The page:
was the case of the 3Great Depression in the 1930s for much of the world and the 1990s for


Not only can the aftermath of a crash devastate the economy of a nation, but its effects can also reverberate beyond its borders and beyond the time of its occurrence. Market reversals and the damage they inflict tend to leave deep-seated memories and emotional scars that are not  easily  healed  with  the  passage  of  time.  Clearly,  crashes  (i.e.  bubble  burst)  occur immediately  after  market  tops. The problem  now  arises  as to  what  perennial  parameters should be used to measure the cutting edge of “boom  harvest” to avoid unforeseen future market crash. Osinubi and Amaghionyeodiwe  (2002) observed  that the securities  industry today is characterized by rapid growth and filled with complexities. New instruments such as equity options, stock index futures and a host of other derivatives are being traded throughout the world. The core of all these  activities  is the stock market.  The stock market,  widely described as a barometer of any nation’s economy, provides the fulcrum for capital market activities and it is a  leading indicator of business direction. An active stock market may be relied upon to  measure changes in the general economic activities using the stock market index  (Obadan, 1998). A robust stock exchange  not only promotes economic  growth, but predicts it.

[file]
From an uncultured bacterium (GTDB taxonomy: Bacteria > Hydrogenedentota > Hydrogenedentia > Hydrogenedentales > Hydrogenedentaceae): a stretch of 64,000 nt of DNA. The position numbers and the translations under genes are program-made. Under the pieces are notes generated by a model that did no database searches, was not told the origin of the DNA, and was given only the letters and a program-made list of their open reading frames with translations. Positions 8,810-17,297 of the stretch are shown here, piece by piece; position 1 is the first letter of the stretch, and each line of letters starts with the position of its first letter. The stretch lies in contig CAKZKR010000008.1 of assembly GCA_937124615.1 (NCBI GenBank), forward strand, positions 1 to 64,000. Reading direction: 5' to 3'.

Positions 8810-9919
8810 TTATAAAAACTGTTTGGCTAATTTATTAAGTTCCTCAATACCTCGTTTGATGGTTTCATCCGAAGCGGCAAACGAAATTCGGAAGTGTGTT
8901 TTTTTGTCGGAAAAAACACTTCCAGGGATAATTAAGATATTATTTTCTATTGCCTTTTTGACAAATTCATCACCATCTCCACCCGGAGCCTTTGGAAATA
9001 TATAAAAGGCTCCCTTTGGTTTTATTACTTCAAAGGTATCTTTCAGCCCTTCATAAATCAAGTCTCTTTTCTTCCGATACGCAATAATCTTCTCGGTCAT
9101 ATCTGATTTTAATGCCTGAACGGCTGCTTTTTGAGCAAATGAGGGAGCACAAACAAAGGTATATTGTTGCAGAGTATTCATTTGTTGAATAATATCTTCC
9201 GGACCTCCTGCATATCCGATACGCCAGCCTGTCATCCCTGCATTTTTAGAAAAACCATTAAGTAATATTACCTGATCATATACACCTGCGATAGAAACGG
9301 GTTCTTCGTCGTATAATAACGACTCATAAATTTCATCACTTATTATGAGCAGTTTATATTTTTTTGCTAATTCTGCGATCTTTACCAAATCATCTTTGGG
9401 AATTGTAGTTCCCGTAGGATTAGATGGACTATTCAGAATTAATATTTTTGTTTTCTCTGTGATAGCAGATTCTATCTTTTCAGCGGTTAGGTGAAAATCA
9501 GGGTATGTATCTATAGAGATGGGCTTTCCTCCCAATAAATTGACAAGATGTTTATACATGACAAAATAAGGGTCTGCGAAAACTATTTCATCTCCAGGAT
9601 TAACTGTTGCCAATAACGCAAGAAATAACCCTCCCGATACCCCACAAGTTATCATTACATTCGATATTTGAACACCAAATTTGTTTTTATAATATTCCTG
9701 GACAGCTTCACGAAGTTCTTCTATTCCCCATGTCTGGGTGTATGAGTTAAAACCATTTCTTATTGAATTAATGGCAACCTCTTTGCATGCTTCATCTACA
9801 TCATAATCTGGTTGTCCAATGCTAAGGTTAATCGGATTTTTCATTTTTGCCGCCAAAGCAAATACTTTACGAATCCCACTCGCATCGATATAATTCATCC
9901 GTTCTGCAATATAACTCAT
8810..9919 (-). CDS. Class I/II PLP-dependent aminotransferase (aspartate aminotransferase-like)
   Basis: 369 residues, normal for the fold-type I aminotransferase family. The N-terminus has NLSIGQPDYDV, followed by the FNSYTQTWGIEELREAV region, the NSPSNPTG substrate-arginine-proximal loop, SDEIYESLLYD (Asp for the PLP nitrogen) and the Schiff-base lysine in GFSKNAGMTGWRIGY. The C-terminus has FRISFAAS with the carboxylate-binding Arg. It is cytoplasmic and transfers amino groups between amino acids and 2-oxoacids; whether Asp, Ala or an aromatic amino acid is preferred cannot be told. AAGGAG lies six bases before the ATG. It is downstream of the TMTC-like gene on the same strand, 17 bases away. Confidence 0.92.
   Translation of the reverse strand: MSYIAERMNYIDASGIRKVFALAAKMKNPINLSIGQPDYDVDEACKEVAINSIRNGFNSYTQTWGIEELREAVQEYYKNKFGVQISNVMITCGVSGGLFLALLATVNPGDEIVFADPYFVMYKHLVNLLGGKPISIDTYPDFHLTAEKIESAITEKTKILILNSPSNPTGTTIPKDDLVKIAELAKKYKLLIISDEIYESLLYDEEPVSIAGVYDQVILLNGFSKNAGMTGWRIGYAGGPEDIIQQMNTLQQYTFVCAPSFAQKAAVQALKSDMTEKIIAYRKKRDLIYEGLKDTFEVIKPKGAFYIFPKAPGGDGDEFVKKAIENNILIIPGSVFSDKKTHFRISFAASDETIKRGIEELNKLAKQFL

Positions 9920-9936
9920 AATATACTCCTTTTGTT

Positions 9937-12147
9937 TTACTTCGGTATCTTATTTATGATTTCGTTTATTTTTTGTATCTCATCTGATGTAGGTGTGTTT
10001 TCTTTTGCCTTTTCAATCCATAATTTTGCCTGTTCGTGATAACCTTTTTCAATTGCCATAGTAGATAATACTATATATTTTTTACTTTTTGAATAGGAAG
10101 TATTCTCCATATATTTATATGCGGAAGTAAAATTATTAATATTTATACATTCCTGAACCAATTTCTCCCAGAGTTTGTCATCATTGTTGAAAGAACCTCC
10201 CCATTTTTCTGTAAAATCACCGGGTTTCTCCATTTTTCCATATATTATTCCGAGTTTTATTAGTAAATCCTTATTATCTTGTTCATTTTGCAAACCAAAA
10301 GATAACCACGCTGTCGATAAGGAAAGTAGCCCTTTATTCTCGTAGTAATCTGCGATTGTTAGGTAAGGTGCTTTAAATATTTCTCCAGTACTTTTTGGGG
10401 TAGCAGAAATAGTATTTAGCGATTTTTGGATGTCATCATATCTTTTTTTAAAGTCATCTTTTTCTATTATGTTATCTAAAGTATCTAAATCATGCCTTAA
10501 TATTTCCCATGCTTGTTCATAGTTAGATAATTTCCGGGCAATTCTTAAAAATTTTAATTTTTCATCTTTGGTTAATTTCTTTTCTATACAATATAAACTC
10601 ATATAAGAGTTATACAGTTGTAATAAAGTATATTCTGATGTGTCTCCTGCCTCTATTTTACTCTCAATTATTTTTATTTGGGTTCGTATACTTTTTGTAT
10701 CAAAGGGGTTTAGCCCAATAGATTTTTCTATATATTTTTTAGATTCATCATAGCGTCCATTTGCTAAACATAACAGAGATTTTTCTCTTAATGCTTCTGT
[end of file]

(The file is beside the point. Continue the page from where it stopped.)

Indeed, there are several benefits that follow the existence of a robust capital market  in  a country. Claessens and Glen (1995) list a number of such benefits, most of which define it as critical in the development process. For example, the market remains a  veritable source of long term capital for growing businesses,  government  social  investment  among others. A well-managed  stock market leads to diversification of  investment and the market provides opportunity  to domesticate  wealth. In other words,  the Market is a tool for holding back capital  flight.  Privatization,  regularly  used  as  instrument  for  increasing  the  stake  and participation  of the  private  sector  in the  economy,  also  cardinally  depends  on  the  stock market.   The   successful   implementation   of  the   divestiture   programs   under   structural adjustment programmes in many African countries owes large to the growing importance of the stock market..